TEXAS PARKS and Wildlife Department (TPWD) has received test results confirming that Rabbit Hemorrhagic Disease (RHD) was diagnosed in a wild black-tailed jackrabbit in Lubbock County and a wild cottontail rabbit in Hudspeth County.
This marks the first confirmed cases of RHD in wild rabbits in Texas and follows the discovery of the disease in domestic rabbits in Hockley County. Since March 23, detections of the disease in both wild and domestic rabbits have occurred in New Mexico, Colorado, Arizona and Mexico.
There have been reports of mortality events both in wild cottontails (genus Sylvilagus) and jackrabbits (genus Lepus) in El Paso, Hudspeth, Brewster, Terrell, Lubbock and Pecos Counties in Texas.
Rabbit Hemorrhagic Disease (RHD) is a highly contagious viral disease that can affect both domestic and wild rabbit species. This disease is nearly always fatal and primarily affects adult rabbits.
The viral agent, Rabbit Hemorrhagic Disease Virus (RHDV), is a calicivirus, with two strains (RHDV-1 and RHDV-2) being reported in North America in recent years. RHDV-2 is known to affect wild rabbits and was determined to be the agent in the Lubbock and Hockley County cases. RHD is a Foreign Animal Disease (FAD), but has been detected in Canada, Washington and Ohio.
RHDV appears only to affect rabbit species (lagomorphs). It is not known to affect humans, livestock or pets other than rabbits. However, pets should not be allowed to consume dead animal carcasses.
“The loss of this prey species can affect big game populations as well as other populations like rodents due to a shift in what predators will go after,” said John Silovsky, TPWD Wildlife Division deputy director. “That’s especially true in fragile areas like the Trans Pecos.”
Often the only clinical sign is sudden death. In less acute cases, clinical signs may include the following: dullness/apathy, not eating, ocular and/or nasal hemorrhage and congestion of the conjunctiva. Some may develop neurological signs such as incoordination, excitement or seizure-like episodes. Infections in young rabbits are usually subclinical and deaths are rare.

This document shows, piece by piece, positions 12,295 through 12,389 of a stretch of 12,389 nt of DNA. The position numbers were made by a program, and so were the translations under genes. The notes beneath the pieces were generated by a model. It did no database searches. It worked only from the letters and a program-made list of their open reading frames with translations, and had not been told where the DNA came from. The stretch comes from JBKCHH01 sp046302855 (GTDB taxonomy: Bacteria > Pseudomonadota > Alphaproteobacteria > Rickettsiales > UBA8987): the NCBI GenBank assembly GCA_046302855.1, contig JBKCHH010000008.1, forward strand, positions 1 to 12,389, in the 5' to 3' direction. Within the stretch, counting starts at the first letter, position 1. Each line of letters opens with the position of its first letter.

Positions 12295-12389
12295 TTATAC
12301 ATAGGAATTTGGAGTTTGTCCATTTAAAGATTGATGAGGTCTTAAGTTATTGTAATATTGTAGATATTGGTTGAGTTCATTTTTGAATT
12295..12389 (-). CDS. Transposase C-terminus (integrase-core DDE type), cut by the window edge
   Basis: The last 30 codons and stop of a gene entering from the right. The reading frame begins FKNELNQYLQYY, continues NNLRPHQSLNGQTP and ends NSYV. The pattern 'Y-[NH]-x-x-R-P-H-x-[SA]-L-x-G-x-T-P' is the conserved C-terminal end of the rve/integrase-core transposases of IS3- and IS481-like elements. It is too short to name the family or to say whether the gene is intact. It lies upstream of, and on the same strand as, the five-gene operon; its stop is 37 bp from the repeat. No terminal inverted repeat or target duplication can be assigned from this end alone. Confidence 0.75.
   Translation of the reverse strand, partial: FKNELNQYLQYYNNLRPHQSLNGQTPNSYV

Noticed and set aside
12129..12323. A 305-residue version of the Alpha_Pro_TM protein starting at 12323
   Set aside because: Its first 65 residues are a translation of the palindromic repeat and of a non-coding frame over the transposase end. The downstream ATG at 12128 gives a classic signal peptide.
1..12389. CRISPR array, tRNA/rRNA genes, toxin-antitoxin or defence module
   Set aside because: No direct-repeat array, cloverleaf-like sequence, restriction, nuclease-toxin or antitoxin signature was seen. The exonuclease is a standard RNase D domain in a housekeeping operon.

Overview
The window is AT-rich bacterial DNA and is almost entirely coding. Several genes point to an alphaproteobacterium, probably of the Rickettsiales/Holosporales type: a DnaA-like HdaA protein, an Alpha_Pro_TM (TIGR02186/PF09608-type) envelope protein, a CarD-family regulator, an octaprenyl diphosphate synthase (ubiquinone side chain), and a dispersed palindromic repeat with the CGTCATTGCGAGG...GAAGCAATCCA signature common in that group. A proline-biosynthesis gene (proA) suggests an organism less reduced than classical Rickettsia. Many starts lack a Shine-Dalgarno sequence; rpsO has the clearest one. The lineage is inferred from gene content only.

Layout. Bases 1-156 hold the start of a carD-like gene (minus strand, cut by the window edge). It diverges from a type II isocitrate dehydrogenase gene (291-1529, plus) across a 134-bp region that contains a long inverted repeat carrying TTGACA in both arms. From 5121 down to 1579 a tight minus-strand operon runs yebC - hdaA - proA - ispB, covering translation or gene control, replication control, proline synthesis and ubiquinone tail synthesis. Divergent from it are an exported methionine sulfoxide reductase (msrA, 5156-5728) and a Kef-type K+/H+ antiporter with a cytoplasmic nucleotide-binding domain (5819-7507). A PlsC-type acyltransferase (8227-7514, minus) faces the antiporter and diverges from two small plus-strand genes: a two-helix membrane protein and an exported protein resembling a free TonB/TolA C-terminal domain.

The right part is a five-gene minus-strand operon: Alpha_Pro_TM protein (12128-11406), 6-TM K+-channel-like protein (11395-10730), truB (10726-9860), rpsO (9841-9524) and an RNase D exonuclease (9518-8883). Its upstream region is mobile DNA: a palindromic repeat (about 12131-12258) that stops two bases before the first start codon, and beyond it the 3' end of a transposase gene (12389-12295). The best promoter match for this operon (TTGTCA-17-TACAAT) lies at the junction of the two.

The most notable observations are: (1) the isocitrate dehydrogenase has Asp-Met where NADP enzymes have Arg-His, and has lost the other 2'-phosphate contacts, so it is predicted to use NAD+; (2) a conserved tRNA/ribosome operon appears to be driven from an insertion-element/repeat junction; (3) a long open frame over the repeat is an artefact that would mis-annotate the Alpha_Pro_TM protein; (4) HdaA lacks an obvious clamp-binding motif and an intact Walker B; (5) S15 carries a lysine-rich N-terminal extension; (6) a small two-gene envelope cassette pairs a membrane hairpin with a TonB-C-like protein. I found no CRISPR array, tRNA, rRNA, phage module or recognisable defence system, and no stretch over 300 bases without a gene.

This is a highly contagious disease that spreads between rabbits through contact with infected rabbits or carcasses, their meat or their fur, contaminated food or water, or materials that come in contact with them. RHDV2 can persist in the environment for a very long time. These factors make disease control efforts extremely challenging once it is in the wild rabbit populations.
“Texas Parks and Wildlife Department (TPWD) will be monitoring wild rabbit populations to determine the extent of the disease,” said Dr. Bob Dittmar, TPWD wildlife veterinarian. “We are continuing to receive reports of dead rabbits from the western part of the state. People can contact their local TPWD wildlife biologist if they notice sick or dead rabbits.
“We want to reassure everyone this disease does not affect people or pets,” Dr. Dittmar said. “TPWD will work with TAHC to keep the public informed as we learn more about the extent and severity of the disease.”
Domestic rabbit owners who have questions about RHDV2 or observe sudden death in their rabbits should contact their private veterinarian. Private veterinarians are requested to contact the USDA-APHIS or the TAHC at 1-800-550-8242, to report any suspected cases. Report all unusual mass morbidity (sickness) or mortality (death) events to the TAHC.
You can find more information on RHD in the USDA Animal and Plant Health Inspection Service.
—TF&G Staff Report